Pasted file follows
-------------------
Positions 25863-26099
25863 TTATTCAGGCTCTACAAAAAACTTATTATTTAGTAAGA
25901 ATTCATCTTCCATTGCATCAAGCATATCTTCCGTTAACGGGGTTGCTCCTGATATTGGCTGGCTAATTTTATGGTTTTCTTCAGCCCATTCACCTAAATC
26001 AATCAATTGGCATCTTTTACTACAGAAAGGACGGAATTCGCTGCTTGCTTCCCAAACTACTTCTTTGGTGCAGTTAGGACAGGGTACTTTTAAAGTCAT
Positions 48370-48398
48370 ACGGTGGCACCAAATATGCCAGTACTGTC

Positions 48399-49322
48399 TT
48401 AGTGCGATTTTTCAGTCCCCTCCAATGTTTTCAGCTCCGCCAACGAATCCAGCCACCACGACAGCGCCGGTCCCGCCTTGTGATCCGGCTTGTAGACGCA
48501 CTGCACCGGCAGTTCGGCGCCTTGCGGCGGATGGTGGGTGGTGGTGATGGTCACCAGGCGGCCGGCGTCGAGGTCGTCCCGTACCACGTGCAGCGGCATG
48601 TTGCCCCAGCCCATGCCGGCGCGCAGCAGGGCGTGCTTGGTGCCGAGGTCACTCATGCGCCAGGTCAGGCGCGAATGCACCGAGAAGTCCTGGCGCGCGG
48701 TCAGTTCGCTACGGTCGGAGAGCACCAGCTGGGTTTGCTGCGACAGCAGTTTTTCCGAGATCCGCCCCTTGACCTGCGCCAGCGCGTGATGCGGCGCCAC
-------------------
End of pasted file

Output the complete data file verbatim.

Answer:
Positions 25863-26099
25863 TTATTCAGGCTCTACAAAAAACTTATTATTTAGTAAGA
25901 ATTCATCTTCCATTGCATCAAGCATATCTTCCGTTAACGGGGTTGCTCCTGATATTGGCTGGCTAATTTTATGGTTTTCTTCAGCCCATTCACCTAAATC
26001 AATCAATTGGCATCTTTTACTACAGAAAGGACGGAATTCGCTGCTTGCTTCCCAAACTACTTCTTTGGTGCAGTTAGGACAGGGTACTTTTAAAGTCAT
Positions 48370-48398
48370 ACGGTGGCACCAAATATGCCAGTACTGTC

Positions 48399-49322
48399 TT
48401 AGTGCGATTTTTCAGTCCCCTCCAATGTTTTCAGCTCCGCCAACGAATCCAGCCACCACGACAGCGCCGGTCCCGCCTTGTGATCCGGCTTGTAGACGCA
48501 CTGCACCGGCAGTTCGGCGCCTTGCGGCGGATGGTGGGTGGTGGTGATGGTCACCAGGCGGCCGGCGTCGAGGTCGTCCCGTACCACGTGCAGCGGCATG
48601 TTGCCCCAGCCCATGCCGGCGCGCAGCAGGGCGTGCTTGGTGCCGAGGTCACTCATGCGCCAGGTCAGGCGCGAATGCACCGAGAAGTCCTGGCGCGCGG
48701 TCAGTTCGCTACGGTCGGAGAGCACCAGCTGGGTTTGCTGCGACAGCAGTTTTTCCGAGATCCGCCCCTTGACCTGCGCCAGCGCGTGATGCGGCGCCAC